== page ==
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LCA approach

2.3.1 Sources of CO, in a natural gas processing

To ensure that the comparison with existing technologies is fair, all major CO, emissions across different pathways should be considered. In particular, the LCA calculations include the following sources of CO, in the processes. Emissions in natural gas upstream plants

Production of natural gas at the field and its subsequent transportation to the downstream contribute significantly to the CO, emissions. In the present work, the GREET (Greenhouse Regulated Emissions and Energy use in Transportation) model was used. This software was developed by Argonne National Laboratory, and is considered to be a reliable benchmark calculator for taking into account NOx. CH4 and CO, from the pertinent source of emission under consideration. The NOx and CH4 emissions are calculated as equivalents of CO, emissions by using a multiplication factor, which is a function of the relative greenhouse gas potential of CH4 and NOx in comparison to CO,. More details on this are given in Afzal et al. (Afzal et al., 2018). For all calculations, a typical natural gas composition of 95% methane with a molecular weight of 16.81 kg/kmol was assumed. After incorporation of these values, the total CO, equivalent emission in the upstream is estimated to be about 620 g/kg of natural gas delivered at the GTL plant. This number, in other words, is an equivalent of 0.25 mole CO, produced per mole of methane processed. Energy requirements in the reformer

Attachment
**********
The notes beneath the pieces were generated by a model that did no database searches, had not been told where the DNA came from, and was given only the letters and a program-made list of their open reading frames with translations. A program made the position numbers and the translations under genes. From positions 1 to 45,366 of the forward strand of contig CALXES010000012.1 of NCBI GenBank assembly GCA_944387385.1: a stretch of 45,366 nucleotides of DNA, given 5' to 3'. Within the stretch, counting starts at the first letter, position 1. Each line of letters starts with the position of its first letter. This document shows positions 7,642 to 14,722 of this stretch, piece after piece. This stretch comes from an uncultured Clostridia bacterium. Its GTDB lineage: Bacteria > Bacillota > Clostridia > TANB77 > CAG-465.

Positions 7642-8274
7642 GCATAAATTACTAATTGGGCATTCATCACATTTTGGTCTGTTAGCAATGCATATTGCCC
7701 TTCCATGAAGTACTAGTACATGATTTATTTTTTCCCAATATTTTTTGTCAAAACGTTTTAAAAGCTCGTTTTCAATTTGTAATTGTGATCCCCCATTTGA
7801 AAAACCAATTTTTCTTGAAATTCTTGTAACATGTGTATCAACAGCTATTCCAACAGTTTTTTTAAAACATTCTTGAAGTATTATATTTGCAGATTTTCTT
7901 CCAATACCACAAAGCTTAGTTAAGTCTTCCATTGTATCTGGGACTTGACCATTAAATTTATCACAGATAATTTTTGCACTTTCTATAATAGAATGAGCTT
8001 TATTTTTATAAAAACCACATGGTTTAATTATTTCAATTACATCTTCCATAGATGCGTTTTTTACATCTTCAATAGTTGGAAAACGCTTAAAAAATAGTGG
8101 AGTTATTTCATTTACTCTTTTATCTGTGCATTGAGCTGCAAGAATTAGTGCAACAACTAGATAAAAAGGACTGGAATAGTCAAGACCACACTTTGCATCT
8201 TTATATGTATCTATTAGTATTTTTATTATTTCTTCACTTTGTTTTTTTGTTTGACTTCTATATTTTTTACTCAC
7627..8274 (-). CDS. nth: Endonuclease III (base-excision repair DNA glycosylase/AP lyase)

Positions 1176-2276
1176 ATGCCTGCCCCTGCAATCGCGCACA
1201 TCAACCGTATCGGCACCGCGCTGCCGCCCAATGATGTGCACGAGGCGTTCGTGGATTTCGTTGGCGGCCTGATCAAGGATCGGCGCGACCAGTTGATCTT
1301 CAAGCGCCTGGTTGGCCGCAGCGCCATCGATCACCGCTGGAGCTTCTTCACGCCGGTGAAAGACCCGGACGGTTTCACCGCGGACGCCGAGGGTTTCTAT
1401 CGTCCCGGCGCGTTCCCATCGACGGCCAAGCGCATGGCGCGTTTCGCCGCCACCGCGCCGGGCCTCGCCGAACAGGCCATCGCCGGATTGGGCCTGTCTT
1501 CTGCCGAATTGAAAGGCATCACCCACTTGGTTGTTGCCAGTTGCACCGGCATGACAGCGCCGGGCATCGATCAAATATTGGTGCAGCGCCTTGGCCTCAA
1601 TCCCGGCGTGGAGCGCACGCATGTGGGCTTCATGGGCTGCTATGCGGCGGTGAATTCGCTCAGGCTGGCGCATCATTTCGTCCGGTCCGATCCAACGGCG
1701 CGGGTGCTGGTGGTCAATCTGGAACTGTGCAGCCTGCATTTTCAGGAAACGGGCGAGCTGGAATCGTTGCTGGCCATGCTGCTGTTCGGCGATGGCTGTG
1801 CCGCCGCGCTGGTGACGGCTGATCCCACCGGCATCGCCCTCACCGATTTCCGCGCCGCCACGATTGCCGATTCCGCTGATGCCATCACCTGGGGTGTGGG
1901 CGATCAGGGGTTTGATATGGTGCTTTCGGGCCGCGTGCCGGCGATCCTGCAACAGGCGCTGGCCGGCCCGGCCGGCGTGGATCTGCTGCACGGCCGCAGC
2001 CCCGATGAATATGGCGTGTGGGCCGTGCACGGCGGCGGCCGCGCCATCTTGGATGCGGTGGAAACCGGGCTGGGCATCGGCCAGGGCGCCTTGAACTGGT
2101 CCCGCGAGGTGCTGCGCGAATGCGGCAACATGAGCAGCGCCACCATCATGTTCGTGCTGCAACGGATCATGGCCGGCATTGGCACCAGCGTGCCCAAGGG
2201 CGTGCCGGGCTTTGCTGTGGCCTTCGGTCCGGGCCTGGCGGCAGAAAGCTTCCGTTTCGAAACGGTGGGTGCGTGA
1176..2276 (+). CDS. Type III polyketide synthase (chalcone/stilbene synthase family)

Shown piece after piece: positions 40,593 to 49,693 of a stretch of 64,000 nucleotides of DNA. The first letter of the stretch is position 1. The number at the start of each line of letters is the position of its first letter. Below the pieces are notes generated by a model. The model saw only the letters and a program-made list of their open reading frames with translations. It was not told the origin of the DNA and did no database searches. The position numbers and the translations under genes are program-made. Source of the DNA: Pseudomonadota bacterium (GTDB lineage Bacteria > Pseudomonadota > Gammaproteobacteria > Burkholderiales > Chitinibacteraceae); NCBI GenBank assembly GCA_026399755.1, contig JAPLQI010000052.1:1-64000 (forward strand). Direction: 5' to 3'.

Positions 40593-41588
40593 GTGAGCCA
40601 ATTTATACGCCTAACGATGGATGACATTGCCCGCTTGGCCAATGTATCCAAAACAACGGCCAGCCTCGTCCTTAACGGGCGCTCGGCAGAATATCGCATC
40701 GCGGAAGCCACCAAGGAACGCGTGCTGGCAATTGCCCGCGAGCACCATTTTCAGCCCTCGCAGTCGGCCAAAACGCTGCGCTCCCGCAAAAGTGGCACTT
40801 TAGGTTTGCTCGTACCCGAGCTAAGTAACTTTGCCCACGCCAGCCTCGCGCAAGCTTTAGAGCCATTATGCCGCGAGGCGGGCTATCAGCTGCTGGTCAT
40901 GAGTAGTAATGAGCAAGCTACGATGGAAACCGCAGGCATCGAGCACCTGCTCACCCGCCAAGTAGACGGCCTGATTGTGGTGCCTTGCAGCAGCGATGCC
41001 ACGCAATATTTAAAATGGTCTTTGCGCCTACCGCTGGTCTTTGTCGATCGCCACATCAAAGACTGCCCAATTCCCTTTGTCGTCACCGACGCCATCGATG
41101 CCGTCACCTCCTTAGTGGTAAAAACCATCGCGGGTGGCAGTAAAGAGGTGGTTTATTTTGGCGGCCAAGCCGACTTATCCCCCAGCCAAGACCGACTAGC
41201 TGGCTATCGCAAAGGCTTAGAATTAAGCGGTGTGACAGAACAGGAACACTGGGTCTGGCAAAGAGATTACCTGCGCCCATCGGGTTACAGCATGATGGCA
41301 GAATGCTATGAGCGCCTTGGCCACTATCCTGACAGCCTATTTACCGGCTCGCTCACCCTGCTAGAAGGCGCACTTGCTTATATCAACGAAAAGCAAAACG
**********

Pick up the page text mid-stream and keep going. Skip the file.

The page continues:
An approach to calculate the energy requirements in the reformer is provided in section 2.2 of this chapter. All the conventional pathways to produce syngas (SRM, POX and ATR) lead to indirect CO, emissions resulting from heat duty for operating these units. For instance, in SRM, the contribution is both from the endothermic heat to boil the water at room temperature for production of steam of sufficient quality to feed the reformer in addition to the endothermic heat required to drive the reforming reaction. As for POX, even though it is a net energy producer, a huge energy footprint is associated with the preheater that heats the feed to approximately 1000 °C before it is allowed to enter the reactor. A DRM reaction, on the other hand, does not require a boiler unit like SRM. nor a pre-lieater like POX for high temperature feed, but it requires extremely high heat duty via a fired heater to drive the highly endothermic reaction. Due to the large capacity and high-energy demands, as stated above, the reformer block in a GTL plant is one of the most energy intensive processes, and accounts for at least 40% of total plant energy. As per the literature available for industrial standards, 85% efficiency of the reformer block was used for all the calculations. In addition to this, a heat credit for the exhaust gases leaving at high temperatures from the reformer reactor was also included, as they may be used to heat another unit or produce high quality steam for power generation. Oxidant production

The oxidants used in the SRM and POX reforming reactions are steam and oxygen, respectively. The role of an oxidant is to provide oxygen for the conversion of methane to carbon monoxide and hydrogen. There are carbon footprints associated with the production of steam in a steam boiler and oxygen in an air separation unit, therefore, they have to be accounted for in the overall LCA of the pertinent reaction. The main contributor to the carbon footprint of CO, in the DRM process is the energy required for its separation from flue gases and other major sources of CO, in the plant. Table 1 below pror ides carbon footprints for SRM, POX and DRM processes.